Advocates visit the valley with plan to create jobs, slow climate change
By Ann McCreary
Advocates for a market-based approach to slowing global warming brought their message to the Methow Valley last week.
A three-person delegation met with local farmers and business representatives, and gave a community presentation in Twisp as part of a 12-city tour in Washington and Idaho to promote a proposal they said could stabilize the climate without damaging the nation’s economy.
The conversation about finding ways to address climate change often focuses on a belief that climate change policies will kill jobs and limit energy choices for consumers, said John Sandvig, an aerospace engineer and executive, and a volunteer with Citizens’ Climate Lobby (CCL), which sponsored the tour.
A proposal developed by CCL seeks to create jobs and benefit the economy while shifting energy use from oil, coal and gas to cleaner forms of energy, Sandvig said. If that occurred, the amount of greenhouse gases emitted into the earth’s atmosphere would slow and ultimately decrease, and the shift to alternative technology would spur economic development, he said.
At the heart of the proposal is putting prices on coal, oil and gas that reflect the true impacts and costs of those products on the environment and the economy, Sandvig said. Fees on fossil fuels would in phased in over time, and those fees would be returned as dividend checks equally to households throughout the United States.
The “carbon fee and dividend” model proposed by CCL would drive “a massive change in behavior” among energy consumers, Sandvig said. “We do that by … intentionally making carbon expensive” and consequently encouraging development of energy forms that will become comparatively less expensive over time, he said.
“We see a future where alternate energy sources are becoming more affordable at the same time fossil fuels are more expensive,” he said. In order to make their dividend check from the fees on fossil fuels go further, households will turn to lower cost energy, he said.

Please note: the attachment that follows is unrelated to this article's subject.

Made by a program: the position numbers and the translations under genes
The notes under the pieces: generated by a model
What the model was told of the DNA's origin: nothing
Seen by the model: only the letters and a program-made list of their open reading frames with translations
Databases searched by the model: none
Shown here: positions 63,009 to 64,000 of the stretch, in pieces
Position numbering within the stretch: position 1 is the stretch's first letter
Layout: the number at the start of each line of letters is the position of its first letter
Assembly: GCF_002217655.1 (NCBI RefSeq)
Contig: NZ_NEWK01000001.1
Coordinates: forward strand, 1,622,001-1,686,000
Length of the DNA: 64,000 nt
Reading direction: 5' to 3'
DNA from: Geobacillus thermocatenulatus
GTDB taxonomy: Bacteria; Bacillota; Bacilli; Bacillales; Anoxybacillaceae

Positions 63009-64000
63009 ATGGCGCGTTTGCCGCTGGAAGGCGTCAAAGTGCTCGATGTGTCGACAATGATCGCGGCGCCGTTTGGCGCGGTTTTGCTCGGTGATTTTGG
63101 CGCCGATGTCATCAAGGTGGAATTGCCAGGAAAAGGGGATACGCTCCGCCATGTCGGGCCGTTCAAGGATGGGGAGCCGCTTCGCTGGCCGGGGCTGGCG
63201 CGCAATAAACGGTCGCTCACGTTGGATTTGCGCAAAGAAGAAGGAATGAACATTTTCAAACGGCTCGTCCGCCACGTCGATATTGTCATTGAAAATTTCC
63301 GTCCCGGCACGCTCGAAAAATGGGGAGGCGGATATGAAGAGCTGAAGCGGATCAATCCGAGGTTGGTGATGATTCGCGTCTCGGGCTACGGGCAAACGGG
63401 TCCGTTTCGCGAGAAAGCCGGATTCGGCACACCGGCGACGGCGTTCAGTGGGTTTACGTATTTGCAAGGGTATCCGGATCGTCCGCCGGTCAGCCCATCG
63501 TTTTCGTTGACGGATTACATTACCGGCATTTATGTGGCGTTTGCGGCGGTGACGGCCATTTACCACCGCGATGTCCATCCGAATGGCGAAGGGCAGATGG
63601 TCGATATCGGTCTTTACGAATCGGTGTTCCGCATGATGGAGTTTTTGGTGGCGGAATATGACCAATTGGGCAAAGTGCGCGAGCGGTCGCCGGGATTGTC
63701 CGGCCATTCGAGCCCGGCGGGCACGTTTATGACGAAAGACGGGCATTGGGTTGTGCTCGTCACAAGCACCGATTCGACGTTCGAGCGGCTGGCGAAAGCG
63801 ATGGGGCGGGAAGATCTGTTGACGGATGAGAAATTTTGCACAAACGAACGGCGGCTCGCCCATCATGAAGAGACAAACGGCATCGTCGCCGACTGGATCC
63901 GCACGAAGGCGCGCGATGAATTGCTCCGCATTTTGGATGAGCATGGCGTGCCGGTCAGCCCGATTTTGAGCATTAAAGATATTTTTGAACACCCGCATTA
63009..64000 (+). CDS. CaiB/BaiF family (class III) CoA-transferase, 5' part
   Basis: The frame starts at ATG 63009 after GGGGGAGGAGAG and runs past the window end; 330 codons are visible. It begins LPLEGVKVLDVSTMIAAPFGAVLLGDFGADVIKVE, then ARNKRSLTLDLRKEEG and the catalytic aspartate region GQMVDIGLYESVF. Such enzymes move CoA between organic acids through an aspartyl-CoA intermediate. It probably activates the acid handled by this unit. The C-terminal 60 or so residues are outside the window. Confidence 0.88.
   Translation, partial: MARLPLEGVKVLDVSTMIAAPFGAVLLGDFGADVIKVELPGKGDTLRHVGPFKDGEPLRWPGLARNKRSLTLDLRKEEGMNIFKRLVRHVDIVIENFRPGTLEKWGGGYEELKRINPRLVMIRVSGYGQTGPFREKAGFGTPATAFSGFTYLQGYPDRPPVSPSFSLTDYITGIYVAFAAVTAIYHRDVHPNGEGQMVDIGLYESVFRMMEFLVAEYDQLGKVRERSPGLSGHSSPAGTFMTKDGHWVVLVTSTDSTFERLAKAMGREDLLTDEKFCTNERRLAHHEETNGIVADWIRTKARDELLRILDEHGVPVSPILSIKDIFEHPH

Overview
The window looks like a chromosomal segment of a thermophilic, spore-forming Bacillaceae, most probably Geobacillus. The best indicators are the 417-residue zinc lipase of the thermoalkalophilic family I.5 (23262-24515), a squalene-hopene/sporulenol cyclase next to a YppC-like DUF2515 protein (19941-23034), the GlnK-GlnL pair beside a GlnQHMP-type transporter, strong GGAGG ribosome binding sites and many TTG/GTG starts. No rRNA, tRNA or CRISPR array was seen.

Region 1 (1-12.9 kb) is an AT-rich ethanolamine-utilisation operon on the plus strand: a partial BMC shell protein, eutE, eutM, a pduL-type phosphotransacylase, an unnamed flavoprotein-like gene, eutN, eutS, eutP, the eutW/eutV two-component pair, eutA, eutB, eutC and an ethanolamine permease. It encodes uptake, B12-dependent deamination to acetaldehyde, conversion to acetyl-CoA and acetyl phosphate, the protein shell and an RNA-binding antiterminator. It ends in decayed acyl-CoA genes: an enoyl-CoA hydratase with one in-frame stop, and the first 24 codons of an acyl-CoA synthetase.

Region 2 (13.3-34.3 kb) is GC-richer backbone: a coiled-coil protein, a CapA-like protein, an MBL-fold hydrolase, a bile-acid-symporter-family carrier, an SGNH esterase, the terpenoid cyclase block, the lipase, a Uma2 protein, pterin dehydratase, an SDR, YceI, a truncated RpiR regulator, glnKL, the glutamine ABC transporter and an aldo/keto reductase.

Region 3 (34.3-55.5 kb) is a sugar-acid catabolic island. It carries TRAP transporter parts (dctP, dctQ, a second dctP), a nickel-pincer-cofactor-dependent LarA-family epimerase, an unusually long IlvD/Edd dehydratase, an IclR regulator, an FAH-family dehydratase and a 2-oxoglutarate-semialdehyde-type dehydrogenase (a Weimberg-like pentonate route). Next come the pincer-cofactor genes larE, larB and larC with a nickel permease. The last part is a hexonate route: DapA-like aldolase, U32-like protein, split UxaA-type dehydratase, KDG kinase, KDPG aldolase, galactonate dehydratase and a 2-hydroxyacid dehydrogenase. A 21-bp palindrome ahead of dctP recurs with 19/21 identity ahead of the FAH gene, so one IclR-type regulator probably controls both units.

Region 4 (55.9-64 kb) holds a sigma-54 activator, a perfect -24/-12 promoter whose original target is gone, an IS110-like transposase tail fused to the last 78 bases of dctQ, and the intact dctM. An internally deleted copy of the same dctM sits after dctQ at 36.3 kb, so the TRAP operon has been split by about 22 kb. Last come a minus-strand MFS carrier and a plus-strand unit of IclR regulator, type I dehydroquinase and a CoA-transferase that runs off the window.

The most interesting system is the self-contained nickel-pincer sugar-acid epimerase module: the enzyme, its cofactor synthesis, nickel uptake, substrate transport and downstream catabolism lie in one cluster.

Because the fee and dividend approach doesn’t involve new taxes or regulatory agencies, and is based on free-market forces, it could appeal to lawmakers “across the political spectrum,” Sandvig said.
He was joined on the multi-city tour by Steve Ghan, a climate scientist and leader of the Citizens Climate Lobby group in Richland, and Jennifer Syrowitz, conservation manager for the Audubon Washington Chapter and a CCL volunteer.
Ghan said he is among the vast majority of scientists who believe that climate change is caused by burning fossil fuels. While the earth’s climate has fluctuated over the planet’s history, “only the increasing concentration of greenhouse gases can explain” the climate changes observed since the industrial revolution, he said.
Climate science, however, is the target of a “disinformation campaign,” Ghan told the audience at a presentation Wednesday evening (Nov. 8) at The Merc Playhouse in Twisp. “There is a public and coordinated campaign to sow seeds of doubt, funded largely by the fossil fuels industry,” he said.
As an example, Ghan held up a thick report called “Climate Change Reconsidered,” published by the Nongovernmental International Panel on Climate Change, a group he said is funded by the Heartland Institute, a conservative think tank. Ghan said his own climate research is cited in the report, and is “totally misrepresented.”
Despite that campaign, public acceptance of the need to change human behavior to slow climate change is growing, Ghan said. He cited a nationwide poll by Yale University in 2016, which found that 68 percent of Okanogan County residents believe climate change is real and 72 percent believe carbon dioxide emissions, which are blamed for warming temperatures, should be regulated.